US, Australian Governments: APT40 Poses Ongoing Threat

Agencies in the U.S., Australia and a number of other countries are warning of the ongoing threat posed by the PRC state-sponsored group known as APT40, which they said has repeatedly targeted Australian networks and government agencies, as well as private sector organizations globally.

Tuesday’s joint advisory by the U.S., Australia, UK, Canada and New Zealand outlined how starting in 2017 the APT group has steadily been finding more success in quickly exploiting newly public flaws in popular software, including ones in Log4J (CVE-2021-44228), Atlassian Confluence (CVE-2021-31207 and CVE-2021-26084) and Microsoft Exchange (CVE-2021-31207, CVE-2021-34523 and CVE-2021-34473). Many times, the threat actors jump on these flaws days or even hours within public release, the advisory warned.

“Notably, APT40 possesses the capability to rapidly transform and adapt exploit proof-of-concept(s) (POCs) of new vulnerabilities and immediately utilize them against target networks possessing the infrastructure of the associated vulnerability,” according to the advisory. “APT40 regularly conducts reconnaissance against networks of interest, including networks in the authoring agencies’ countries, looking for opportunities to compromise its targets. This regular reconnaissance postures the group to identify vulnerable, end-of-life or no longer maintained devices on networks of interest, and to rapidly deploy exploits.”

APT40, which has been around since 2009, is known for previously hacking organizations and government entities in the U.S. and beyond in order to steal IP, trade secrets and other sensitive data, and in 2021 the U.S. indicted four members of the hacking group.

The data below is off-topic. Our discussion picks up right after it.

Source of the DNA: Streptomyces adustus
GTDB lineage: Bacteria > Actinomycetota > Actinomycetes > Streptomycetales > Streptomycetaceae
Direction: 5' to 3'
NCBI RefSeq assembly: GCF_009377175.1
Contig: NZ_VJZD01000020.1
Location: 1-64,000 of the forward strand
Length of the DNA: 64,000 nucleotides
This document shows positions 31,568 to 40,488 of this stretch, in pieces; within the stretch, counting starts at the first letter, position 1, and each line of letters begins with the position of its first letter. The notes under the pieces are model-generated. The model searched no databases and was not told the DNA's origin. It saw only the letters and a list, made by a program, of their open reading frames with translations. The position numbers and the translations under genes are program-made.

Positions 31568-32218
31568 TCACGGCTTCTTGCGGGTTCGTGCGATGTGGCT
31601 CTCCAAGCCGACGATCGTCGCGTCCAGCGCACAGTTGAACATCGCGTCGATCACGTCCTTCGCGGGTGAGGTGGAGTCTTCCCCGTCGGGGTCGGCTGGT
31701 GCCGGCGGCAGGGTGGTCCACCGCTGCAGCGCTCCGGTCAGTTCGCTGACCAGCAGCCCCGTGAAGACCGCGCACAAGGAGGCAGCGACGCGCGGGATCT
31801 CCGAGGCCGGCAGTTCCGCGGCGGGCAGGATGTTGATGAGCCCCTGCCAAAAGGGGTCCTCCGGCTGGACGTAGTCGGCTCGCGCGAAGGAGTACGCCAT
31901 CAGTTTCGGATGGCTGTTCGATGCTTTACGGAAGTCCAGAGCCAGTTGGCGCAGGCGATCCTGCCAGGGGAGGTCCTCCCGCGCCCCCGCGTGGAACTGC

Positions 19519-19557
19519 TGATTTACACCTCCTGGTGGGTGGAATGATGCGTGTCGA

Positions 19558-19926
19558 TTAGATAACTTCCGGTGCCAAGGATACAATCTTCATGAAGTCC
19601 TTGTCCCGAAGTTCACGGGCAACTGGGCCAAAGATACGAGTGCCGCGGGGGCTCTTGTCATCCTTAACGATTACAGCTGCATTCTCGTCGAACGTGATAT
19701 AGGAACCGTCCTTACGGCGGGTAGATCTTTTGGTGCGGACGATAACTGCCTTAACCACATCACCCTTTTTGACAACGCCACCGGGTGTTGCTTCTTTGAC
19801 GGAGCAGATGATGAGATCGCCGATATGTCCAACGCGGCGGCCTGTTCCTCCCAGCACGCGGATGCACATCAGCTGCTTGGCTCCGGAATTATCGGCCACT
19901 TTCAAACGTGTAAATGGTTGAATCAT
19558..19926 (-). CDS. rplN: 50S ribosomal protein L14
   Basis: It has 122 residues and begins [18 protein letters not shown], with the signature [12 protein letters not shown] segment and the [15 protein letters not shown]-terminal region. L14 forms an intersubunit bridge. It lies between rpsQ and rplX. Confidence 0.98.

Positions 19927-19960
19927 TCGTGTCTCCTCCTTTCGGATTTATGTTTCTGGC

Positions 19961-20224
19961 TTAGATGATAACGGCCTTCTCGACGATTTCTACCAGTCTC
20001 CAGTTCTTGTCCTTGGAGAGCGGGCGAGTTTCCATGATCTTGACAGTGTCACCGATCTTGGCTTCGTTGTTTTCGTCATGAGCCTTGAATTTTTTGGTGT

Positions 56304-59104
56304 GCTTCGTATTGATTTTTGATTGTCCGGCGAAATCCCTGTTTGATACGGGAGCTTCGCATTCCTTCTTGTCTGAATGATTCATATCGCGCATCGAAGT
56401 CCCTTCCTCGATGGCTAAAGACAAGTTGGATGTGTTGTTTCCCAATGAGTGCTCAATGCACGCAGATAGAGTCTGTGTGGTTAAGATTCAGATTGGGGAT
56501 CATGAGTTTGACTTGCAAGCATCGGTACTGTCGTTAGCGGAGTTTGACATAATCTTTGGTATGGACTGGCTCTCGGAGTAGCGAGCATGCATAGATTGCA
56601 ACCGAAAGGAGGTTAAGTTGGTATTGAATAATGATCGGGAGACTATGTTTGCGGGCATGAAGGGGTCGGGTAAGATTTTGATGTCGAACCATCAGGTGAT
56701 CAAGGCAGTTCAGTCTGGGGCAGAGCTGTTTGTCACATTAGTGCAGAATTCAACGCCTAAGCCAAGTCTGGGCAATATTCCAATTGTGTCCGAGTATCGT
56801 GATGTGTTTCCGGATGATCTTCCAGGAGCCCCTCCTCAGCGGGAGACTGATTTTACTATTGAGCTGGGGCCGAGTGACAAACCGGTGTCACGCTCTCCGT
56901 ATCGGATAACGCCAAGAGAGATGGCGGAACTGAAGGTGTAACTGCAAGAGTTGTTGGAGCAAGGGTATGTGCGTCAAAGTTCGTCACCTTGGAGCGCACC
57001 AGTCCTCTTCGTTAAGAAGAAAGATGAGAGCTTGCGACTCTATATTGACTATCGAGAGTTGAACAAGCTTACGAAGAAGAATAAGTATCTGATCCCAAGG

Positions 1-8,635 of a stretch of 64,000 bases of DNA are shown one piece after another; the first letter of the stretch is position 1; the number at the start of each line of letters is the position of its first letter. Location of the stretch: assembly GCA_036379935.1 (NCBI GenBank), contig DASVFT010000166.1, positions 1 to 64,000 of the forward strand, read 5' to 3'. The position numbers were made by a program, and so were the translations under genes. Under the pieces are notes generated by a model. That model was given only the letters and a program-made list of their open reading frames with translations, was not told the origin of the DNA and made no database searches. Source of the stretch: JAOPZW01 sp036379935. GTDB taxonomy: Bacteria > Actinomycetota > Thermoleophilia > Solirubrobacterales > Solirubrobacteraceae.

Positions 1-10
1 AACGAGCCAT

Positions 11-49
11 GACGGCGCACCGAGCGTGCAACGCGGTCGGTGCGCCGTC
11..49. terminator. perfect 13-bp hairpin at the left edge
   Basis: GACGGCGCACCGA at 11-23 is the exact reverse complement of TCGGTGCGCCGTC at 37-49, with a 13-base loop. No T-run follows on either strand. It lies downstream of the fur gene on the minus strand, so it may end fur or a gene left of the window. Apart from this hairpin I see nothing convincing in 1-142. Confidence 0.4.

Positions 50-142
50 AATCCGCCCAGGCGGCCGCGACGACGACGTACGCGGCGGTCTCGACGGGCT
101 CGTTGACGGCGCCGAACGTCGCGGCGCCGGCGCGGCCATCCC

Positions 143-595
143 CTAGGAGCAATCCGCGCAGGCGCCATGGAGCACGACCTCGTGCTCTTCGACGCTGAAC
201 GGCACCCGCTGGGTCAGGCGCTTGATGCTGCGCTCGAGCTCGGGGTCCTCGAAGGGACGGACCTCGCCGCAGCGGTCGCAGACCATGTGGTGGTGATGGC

In their advisory, the various agencies broke down campaigns by the group in April and August 2022 against two unnamed organizations, which the Australian Signals Directorate’s Australian Cyber Security Centre (ASD’s ACSC) investigated. After initial access via exploitation of flaws in internet-facing applications, the group would deploy webshells, use remote services (like the RDP and SMB protocols) for lateral movement, and leverage various system commands to discover system information, accounts, and credentials.

APT40 previously used compromised Australian websites for command-and-control hosts in its operations, but it has recently relied on compromised small-office/home-office (SOHO) devices for its operational infrastructure in Australia. The advisory said that many of the compromised devices are end-of-life or unpatched, and create a valuable way for attackers to blend in with legitimate traffic to skirt by network defenders.

Chinese threat activity has been under scrutiny over the past year, especially after the U.S. government earlier this year highlighted the compromise of hundreds of SOHO routers by the Chinese attack group known as Volt Typhoon, which then used its access to those devices to facilitate access to critical infrastructure networks in various sectors, such as water and power.

The advisory recommended a number of measures that organizations can take to defend against APT40’s activities, including staying up to date on patching internet exposed devices and services, as most exploits used by the actors were publicly known and had patches available. Organizations should also ensure they have a network segmentation strategy in their environments in order to block lateral movement, and utilize logging and monitoring processes.

“During ASD’s ACSC investigations, a common issue that reduces the effectiveness and speed of investigative efforts is a lack of comprehensive and historical logging information across a number of areas including web server request logs, Windows event logs and internet proxy logs,” according to the advisory.

Article Link: US, Australian Governments: APT40 Poses Ongoing Threat | Decipher